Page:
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First Genomic Dataset of Nearly 100,000 Whole Genome Sequences

Contributions from diverse participants set to change the landscape of genomics research

National Institutes of Health

Nearly 100,000 highly diverse whole genome sequences are now available through the National Institutes of Health's All of Us Research Program. About 50 percent of the data is from individuals who identify with racial or ethnic groups that have historically been underrepresented in research. This data will enable researchers to address yet unanswerable questions about health and disease, leading to new breakthroughs and advancing discoveries to reduce persistent health disparities.

“Until now, over 90 percent of participants from large genomics studies have been of European descent. The lack of diversity in research has hindered scientific discovery,” said Josh Denny, MD, chief executive officer of the All of Us Research Program. “All of Us participants are leading the way toward more equitable representation in medical research through their involvement. And this is just the beginning. Over time, as we expand our data and add new tools, this dataset will become an indispensable resource for health research.”

The genomic data is available via a cloud-based platform, the All of Us Researcher Workbench, and also includes genotyping arrays from 165,000 participants. Whole genome sequencing provides information about almost all of an individual’s genetic makeup, while genotyping arrays, the more commonly used genetic testing approach, capture a specific subset of the genome.

In addition to the genomic data, the Workbench contains information from many of the participants’ electronic health records, Fitbit devices, and survey responses. The platform also links to data from the Census Bureau’s American Community Survey to provide more details about the communities where participants live. This combination of data will allow researchers to better understand how genes can cause or influence diseases in the context of other health determinants. The ultimate goal is to enable more precise approaches to health care for all populations. To protect participants’ privacy, the program has removed all direct identifiers from the data and upholds strict requirements for researchers seeking access.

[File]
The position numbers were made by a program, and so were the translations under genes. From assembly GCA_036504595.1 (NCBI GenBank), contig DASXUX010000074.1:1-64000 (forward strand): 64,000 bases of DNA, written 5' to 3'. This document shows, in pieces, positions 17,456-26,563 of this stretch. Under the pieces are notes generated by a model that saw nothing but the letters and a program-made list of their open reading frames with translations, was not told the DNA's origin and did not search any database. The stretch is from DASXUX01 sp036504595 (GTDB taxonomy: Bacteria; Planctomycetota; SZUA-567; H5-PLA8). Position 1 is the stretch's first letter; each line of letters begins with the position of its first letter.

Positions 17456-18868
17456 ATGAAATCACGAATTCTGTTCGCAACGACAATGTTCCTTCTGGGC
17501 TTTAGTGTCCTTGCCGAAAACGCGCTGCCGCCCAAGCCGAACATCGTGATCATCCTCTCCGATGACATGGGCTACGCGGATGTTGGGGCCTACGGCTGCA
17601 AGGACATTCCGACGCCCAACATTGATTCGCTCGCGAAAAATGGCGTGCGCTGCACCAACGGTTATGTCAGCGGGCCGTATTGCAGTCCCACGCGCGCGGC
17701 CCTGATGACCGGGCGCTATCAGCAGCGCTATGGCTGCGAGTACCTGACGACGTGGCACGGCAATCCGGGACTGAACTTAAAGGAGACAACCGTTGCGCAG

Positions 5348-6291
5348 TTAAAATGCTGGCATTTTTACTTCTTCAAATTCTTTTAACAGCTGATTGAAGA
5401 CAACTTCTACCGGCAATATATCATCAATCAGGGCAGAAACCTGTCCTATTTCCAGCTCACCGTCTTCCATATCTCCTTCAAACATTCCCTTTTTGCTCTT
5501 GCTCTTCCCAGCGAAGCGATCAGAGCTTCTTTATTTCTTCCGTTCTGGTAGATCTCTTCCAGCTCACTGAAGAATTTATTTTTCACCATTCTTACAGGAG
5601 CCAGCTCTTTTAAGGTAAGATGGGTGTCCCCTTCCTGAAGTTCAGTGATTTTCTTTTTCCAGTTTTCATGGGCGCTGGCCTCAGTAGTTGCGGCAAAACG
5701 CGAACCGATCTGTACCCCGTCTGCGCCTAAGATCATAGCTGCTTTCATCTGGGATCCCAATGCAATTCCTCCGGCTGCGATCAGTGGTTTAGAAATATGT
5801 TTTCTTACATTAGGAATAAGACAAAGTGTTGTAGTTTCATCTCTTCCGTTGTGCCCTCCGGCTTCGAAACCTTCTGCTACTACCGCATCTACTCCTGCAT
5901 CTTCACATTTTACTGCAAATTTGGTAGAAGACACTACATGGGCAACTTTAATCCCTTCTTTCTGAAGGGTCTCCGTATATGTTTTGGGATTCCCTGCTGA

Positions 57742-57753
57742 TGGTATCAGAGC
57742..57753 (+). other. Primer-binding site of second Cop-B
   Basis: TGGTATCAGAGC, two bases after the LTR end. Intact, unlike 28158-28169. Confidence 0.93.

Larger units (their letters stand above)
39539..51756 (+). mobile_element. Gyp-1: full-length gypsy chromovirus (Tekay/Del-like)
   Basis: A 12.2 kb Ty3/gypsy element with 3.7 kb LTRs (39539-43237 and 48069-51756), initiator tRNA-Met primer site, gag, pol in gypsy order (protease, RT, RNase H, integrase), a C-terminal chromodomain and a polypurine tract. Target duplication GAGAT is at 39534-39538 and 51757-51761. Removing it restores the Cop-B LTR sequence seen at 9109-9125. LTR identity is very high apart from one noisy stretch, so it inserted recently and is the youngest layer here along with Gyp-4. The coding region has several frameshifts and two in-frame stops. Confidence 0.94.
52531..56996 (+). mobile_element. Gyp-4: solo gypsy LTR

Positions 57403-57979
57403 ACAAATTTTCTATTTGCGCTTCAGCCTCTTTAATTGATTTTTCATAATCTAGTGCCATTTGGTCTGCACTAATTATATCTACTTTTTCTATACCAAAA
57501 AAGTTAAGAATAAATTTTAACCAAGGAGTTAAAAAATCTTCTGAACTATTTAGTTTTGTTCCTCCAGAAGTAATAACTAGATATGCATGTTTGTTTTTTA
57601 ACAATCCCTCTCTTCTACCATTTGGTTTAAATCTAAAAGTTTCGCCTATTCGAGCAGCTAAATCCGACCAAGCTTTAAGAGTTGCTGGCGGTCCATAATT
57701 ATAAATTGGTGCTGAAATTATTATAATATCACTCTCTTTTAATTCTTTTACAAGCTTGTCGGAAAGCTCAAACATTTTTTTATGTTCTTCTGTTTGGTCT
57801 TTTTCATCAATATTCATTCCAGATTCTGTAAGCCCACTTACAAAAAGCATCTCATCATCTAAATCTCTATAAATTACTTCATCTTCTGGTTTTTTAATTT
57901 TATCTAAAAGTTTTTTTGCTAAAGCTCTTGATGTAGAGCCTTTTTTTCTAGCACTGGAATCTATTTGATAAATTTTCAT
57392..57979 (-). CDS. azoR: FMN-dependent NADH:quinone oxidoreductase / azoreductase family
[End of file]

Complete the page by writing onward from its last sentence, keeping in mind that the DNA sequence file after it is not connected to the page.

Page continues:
There is a unique depth and dimensionality to the All of Us platform that sets it apart from other resources in the field. It’s also designed with team science in mind, allowing researchers to explore topics in an open and collaborative way,” said Gail Jarvik, MD, PhD, head of the Division of Medical Genetics at the University of Washington School of Medicine, Seattle. “As the Researcher Workbench matures, it will create nearly endless possibilities for discovery to understand the role of genes and variants, as well as many other factors that combine to affect health and disease.”

The Researcher Workbench is made possible through the generous contributions of All of Us participants. Beyond making genomic data available for research, All of Us participants have the opportunity to receive personal DNA results at no cost to them. So far, the program has offered genetic ancestry and trait results to more than 100,000 participants. Plans are underway to begin to share health-related DNA results on hereditary disease risk and medication-gene interactions later this year.

With this release of genomic data, All of Us now ranks among other large genomic research efforts worldwide, including the UK Biobank, the Million Veteran Program, and the NIH’s Trans-Omics for Precision Medicine (TOPMed) program.

All of Us works with a consortium of partners across the US to help reach participants and collect data and samples, including community organizations, medical centers, and others. The Researcher Workbench is managed by Vanderbilt University Medical Center in collaboration with the Broad Institute of MIT and Harvard and Verily. The program’s genome centers generate the genomic data and process about 5,000 participant samples each week. These centers include Baylor College of Medicine, Johns Hopkins University, the Broad Institute, the Northwest Genomics Center at the University of Washington and partners. Color, a health technology company, works with the program to return personalized results to participants on genetic ancestry and traits, and the forthcoming health-related genetic results.

- This press release was originally published on the National Institutes of Health website